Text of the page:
Monday, January 16, 2012

Words As Weapons

Having already established the fact that language is never “objective” or devoid of a point of view, it is also important to recognize that many political/social battles are waged through language. This is, for example, the basis of the phenomenon known as “political correctness.” Members of oppressed groups may attempt to change the terms by which they are labeled in an effort to reshape their identity (highlighting, perhaps, features that are more desirable than those invoked by traditional terms); while some members of the dominant group may resist such a change as they feel that the words with which they are familiar have suddenly become “politicized.” Then, of course, there is the question of in-group use of derogatory terms (I addressed use of the n-word here).

These are, perhaps, the most obvious examples of language as a political-social instrument. But there are many more subtle ways of employing language for political ends. Often this occurs through the use of “loaded words.” Certain words and phrases have been accumulated so much baggage through the context and history of their use (for example, when accompanied by imagery or ideological symbols; when included in the constitutional rhetoric of dominant ideologies; when used in the midst of significant events or in the speech of memorable orators; etc.), that their mere utterance invokes a whole assemblage of emotions, symbols, ideas, and memories. I would cite as examples:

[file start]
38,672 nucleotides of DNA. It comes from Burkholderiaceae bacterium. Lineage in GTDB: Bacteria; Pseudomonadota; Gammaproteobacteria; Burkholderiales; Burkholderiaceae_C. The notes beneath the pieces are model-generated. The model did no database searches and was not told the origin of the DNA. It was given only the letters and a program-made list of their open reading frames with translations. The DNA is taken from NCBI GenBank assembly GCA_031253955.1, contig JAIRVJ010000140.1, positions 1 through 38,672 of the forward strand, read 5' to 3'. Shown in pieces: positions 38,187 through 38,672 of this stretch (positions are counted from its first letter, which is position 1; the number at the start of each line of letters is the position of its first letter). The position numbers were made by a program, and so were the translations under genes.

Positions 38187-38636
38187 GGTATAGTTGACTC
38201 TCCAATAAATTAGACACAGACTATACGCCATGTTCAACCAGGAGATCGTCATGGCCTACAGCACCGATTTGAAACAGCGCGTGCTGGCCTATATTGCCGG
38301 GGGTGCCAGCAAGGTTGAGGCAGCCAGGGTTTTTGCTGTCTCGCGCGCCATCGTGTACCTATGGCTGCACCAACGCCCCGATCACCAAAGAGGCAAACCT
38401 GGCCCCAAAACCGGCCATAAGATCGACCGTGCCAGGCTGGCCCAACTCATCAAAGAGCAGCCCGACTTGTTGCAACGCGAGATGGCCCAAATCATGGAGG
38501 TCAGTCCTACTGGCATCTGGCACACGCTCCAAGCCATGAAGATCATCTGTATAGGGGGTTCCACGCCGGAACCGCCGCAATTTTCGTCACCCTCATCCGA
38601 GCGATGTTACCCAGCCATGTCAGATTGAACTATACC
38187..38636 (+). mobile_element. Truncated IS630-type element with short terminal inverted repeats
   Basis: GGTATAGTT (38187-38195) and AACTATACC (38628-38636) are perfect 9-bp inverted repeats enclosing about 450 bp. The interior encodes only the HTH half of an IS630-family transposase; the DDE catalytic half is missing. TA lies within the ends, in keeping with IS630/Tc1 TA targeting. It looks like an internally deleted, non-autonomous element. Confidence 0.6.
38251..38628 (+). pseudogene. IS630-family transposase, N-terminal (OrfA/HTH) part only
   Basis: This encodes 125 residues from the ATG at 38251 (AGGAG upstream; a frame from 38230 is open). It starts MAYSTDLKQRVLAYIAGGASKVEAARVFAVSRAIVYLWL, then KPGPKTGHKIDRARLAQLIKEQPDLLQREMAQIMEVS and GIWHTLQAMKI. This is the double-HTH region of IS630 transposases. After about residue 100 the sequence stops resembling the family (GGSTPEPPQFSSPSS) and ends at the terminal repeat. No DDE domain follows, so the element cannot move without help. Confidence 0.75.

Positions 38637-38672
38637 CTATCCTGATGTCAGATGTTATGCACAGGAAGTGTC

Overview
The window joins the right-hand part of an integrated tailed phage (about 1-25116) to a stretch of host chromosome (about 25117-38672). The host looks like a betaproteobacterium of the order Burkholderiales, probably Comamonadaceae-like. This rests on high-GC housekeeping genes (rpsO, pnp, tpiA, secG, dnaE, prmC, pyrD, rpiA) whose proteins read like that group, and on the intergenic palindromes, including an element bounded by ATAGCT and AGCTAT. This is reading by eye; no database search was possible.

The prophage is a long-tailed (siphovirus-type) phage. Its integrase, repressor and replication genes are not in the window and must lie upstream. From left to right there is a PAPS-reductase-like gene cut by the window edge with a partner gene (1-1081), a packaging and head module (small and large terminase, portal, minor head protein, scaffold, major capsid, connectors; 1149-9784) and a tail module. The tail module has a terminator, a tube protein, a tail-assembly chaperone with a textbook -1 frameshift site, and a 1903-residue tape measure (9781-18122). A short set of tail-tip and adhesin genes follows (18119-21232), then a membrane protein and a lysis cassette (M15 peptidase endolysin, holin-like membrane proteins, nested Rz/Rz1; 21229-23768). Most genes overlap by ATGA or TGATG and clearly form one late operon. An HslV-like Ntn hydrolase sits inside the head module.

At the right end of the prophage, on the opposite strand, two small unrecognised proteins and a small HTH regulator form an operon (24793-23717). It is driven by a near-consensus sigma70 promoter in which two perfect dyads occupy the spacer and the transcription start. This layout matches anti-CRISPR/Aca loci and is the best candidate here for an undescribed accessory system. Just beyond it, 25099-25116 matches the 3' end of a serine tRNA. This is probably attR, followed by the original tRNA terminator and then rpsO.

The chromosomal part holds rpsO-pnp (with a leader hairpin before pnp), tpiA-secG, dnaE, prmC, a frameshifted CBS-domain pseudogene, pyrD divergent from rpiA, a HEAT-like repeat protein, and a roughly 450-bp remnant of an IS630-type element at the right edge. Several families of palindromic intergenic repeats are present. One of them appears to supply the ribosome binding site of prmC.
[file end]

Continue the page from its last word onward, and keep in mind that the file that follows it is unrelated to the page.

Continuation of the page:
“Loaded words” are used to create associations between particular objects/people/projects and all of the ideological baggage embedded in the word. The effect is to induce people to respond emotionally, to focus more on the ideological than the real, and circumvent effective discussion of issues. For example, when the justification given for a particular U.S. military intervention is the “spread of democracy,” U.S. officials (or their media spokespersons) are side-stepping any consideration of the real potential impact of the actions on the target population, precluding any detailed cost-benefit analysis, and of course, covering up the real motive for the intervention. And much of the U.S. population will gobble up any justification that involves their beloved “democracy,” whatever it means in practice.

Obviously, the desired associations may just as often be negative, and this is where I finally get to discuss the word “radical.” But in my next post.

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